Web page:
Just call them the golden girls.
Local Girl Scouts Meredith Burke, Grace Cunningham, Meghan Harshaw, Ryan McBride, Susan Adelaide Moore, Farish Mozley, and Amanda White recently received the organization’s prestigious Gold Award for developing projects as global-minded as they are gilded.
“It takes a minimum of 80 hours to complete a Gold Award [project],” explained Ana Harshaw, who leads Troop 306. “Twenty of the 80 hours must be in leadership. The project must also be sustainable and global, and the girl must be able to evaluate the impact of the project.”
In other words, a Girl Scout must not only identify a problem — she must take measurable action in order to solve it. Take Harshaw’s daughter-turned-Troop member, Meghan, for example. Concerned after observing two years of West Nile Virus outbreaks in Dallas County, Meghan began researching preventative measures that were both natural and eco-friendly. Her final solution? Let’s just say it’s a bit, well, batty.
“In my zip code there was a major outbreak,” Meghan recalled. “I researched how to curb West Nile and we found out that bats eat a lot of mosquitoes, so we decided to build bat houses.”
With full cooperation from her homeowners association, Megan began building and installing bat houses for every neighbor willing to participate. For those desiring an artistic touch, she added a spray-painted Batman logo.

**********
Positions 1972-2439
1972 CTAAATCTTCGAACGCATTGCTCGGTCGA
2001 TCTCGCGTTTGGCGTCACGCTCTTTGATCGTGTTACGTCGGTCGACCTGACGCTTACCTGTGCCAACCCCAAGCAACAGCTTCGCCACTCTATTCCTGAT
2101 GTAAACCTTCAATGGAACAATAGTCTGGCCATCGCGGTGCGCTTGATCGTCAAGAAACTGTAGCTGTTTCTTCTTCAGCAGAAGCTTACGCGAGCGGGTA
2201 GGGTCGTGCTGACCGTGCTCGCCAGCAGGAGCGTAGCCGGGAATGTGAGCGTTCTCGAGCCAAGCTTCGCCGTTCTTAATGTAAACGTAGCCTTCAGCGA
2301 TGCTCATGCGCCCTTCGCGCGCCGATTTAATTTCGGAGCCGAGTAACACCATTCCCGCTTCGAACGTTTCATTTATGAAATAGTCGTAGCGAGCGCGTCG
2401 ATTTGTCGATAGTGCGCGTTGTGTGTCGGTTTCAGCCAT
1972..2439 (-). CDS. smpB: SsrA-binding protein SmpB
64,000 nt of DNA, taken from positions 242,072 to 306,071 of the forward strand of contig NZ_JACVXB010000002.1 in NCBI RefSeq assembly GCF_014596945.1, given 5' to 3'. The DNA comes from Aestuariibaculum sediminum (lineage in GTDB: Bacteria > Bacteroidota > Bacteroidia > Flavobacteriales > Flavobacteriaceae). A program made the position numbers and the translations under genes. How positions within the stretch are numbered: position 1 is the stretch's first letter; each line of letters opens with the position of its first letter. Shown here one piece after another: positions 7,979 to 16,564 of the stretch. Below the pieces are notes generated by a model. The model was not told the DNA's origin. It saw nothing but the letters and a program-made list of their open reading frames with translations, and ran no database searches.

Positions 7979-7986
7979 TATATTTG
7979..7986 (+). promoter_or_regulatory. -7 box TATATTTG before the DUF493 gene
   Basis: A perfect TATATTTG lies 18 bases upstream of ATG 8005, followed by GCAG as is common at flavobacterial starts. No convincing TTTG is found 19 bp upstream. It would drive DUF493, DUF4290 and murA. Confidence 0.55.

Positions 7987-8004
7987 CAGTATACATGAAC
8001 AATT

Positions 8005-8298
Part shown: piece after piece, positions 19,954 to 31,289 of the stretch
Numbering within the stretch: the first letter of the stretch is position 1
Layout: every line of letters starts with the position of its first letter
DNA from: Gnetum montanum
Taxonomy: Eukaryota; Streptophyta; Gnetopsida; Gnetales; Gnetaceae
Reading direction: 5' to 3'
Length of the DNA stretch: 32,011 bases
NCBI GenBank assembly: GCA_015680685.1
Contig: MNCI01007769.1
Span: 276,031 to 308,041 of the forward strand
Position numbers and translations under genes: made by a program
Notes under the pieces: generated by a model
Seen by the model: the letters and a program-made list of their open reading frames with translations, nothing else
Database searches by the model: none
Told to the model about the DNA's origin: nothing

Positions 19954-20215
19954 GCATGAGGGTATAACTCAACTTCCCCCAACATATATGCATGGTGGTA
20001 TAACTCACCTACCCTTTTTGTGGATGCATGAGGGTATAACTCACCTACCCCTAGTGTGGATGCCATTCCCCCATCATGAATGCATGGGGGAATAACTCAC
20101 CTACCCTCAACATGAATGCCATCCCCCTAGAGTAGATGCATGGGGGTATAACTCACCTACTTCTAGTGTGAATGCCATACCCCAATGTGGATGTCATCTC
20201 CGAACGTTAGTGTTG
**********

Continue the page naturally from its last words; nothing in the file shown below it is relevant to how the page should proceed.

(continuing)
“Most people thought it was cool because they didn’t even know we had bats in our neighborhood,” Meghan said. “Everyone I gave a bat house to already did some research on their own about [West Nile], so they were really interested.”
And then there’s Meredith Burke, a member of Troop 603. After learning that less than one percent of the Blackland Prairie remains in North Texas, the Hockadaisy teamed up with Connemara Conservancy in Allen to create a method for reintroducing native plants to areas overtaken by invasive grasses.
“This is one of the most endangered ecosystems in North America, and it’s right on our doorstep,” said Meredith, whose two-year restoration project was funded in part by a $500 grant from Radio Disney. “The Gold Award has given me a platform to advocate and fight for the Blackland Prairie. It’s empowered me to … save something I love.”
Although her Gold Award-winning project has officially been completed, Meredith’s efforts on behalf of the Blackland Prairie continue to increase. She’s currently raising quail in her backyard that she will eventually release into restored prairie lands.
“Now that we have the plant life rejuvenated, we’re working on the animal life,” Meredith said. “We’re trying to rebuild the ecosystem one layer at a time.”
For more news on other golden gals, check out our blog on Thursday. This story also appears in the July issue of Preston Hollow People